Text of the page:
We have listened to the appeals of the foolish maidens and considered what their cries teach us. Look now upon the Light shining from the lamps of the five wise maidens. Are you on the pathway made visible by that Light? Outline for yourself all that is involved in being one of the believers represented by the wise maidens.

Friday September 19

FURTHER STUDY:   Review this week's memory text, 1 John 2:28.  Then read John 15:1-17.  What does it mean to abide in Christ?  How do these verses help us understand what it means to prepare for His return?

Also read any or all of the following:  Christ's Object Lessons, "To Meet the Bridegroom," pp. 405-421; The Great Controversy, "Prophecies Fulfilled," pp. 393, 394; "In the Holy of Holies, pp. 426, 427; The Story of Redemption, "The Second Angel's Message," "The Midnight Cry," pp. 367-374.

"All who wait for the heavenly Bridegroom are represented in the parable as slumbering because their Lord delayed His coming; but the wise roused themselves at the message of His approach, and responded to the message, and their spiritual discernment was not all gone, and they sprang into line.  As they took hold of the grace of Christ, their religious experience became vigorous and abundant and their affections were set upon things above.  They discerned where was the source of their supply, and appreciated the love that God had for them.  They opened their hearts to receive the Holy Spirit, by which the love of God was shed abroad in their hearts.  Their lights were trimmed and burning, and sent forth steady rays into the moral darkness of the world.  They glorified God, because they had the oil of grace in their hearts, and did the very work that their Master did before them--went forth to seek and to save those who were lost'....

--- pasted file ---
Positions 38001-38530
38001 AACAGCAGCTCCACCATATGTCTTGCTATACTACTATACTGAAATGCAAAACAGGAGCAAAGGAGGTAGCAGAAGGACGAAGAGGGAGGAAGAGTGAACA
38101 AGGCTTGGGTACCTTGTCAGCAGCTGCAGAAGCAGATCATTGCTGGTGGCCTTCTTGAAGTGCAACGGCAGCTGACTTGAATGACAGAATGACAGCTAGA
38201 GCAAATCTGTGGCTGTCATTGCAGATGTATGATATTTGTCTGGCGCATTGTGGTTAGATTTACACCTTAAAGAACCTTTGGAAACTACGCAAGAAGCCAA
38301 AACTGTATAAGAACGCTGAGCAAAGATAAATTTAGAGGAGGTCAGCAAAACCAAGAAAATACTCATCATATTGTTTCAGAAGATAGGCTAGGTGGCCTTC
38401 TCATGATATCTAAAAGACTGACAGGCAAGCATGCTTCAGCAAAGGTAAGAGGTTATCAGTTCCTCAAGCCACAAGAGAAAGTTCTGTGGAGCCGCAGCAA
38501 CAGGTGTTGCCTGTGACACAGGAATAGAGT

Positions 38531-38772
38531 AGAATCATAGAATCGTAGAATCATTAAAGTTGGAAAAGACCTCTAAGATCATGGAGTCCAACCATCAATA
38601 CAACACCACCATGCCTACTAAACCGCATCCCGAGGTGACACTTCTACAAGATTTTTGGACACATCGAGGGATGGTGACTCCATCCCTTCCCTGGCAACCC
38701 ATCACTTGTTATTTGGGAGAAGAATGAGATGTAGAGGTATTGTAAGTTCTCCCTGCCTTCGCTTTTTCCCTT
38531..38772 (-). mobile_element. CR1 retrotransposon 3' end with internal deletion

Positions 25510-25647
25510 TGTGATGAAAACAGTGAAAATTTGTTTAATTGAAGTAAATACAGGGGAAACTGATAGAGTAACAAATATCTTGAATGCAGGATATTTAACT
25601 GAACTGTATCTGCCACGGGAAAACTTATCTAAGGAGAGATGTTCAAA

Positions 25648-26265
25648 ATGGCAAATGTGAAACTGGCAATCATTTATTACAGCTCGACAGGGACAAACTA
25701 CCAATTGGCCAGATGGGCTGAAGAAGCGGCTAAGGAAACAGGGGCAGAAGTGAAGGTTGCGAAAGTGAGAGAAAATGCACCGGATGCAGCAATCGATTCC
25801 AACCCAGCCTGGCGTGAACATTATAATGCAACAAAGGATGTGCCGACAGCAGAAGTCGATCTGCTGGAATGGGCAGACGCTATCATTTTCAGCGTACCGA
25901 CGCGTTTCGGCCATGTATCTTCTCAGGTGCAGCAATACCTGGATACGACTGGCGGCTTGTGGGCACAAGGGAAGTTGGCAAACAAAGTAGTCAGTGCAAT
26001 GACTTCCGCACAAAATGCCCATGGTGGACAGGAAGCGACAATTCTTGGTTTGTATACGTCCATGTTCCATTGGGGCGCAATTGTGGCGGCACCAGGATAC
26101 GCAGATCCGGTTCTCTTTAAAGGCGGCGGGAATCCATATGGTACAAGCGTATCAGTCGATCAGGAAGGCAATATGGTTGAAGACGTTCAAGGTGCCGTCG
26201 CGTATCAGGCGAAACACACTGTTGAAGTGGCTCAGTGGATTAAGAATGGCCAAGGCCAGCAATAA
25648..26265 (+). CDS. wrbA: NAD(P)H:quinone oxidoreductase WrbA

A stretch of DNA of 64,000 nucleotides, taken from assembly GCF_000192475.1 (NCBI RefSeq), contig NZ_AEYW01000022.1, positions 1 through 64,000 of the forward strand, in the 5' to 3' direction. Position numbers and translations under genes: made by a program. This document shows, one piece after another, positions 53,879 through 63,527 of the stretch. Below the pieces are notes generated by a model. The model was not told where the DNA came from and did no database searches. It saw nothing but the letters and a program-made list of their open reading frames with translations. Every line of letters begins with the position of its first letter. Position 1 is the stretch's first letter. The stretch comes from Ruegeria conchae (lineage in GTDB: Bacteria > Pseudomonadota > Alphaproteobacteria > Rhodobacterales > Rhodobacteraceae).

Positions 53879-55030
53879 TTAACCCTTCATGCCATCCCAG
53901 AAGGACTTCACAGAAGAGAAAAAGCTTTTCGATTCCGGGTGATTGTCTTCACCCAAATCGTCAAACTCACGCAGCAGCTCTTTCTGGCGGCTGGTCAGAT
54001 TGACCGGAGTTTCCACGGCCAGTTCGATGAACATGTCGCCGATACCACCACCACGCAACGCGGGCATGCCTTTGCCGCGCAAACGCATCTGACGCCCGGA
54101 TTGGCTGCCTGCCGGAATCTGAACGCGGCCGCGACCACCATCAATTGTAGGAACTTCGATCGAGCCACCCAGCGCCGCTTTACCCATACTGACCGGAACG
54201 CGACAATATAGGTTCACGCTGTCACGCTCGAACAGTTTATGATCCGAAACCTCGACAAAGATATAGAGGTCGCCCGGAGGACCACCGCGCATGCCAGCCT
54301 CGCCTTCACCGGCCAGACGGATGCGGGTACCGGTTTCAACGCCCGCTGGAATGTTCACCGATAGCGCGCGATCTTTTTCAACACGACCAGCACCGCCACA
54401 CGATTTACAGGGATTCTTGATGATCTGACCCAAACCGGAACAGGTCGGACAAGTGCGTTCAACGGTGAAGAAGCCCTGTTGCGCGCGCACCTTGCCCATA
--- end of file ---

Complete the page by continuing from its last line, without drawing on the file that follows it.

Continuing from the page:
"The very best credentials we can carry is love for one another.  All strife, all dissension, is to cease.  God will not accept the talents of the smartest, the most eloquent man if the inner lamp of the soul is not trimmed and burning.  There must be a consecrated heart, and consecrated surrender of the soul."--Ellen G. White Comments, SDA Bible Commentary, vol. 5, pp. 1099, 1100.

   1. According to the parable we have studied this week, what is wisdom?

  2. In a paragraph of four or five sentences, write what it means to keep watch for the Lord's return.

  3. What customs or events in your part of the world could you use to illustrate the meaning of the parable of the ten maidens?

SUMMARY:  The story in Matthew 25:1-13 is every bit a call to service as is the gospel commission of Matthew 28:19, 20.  Let us trim our lamps, replenish our oil, and be on our way.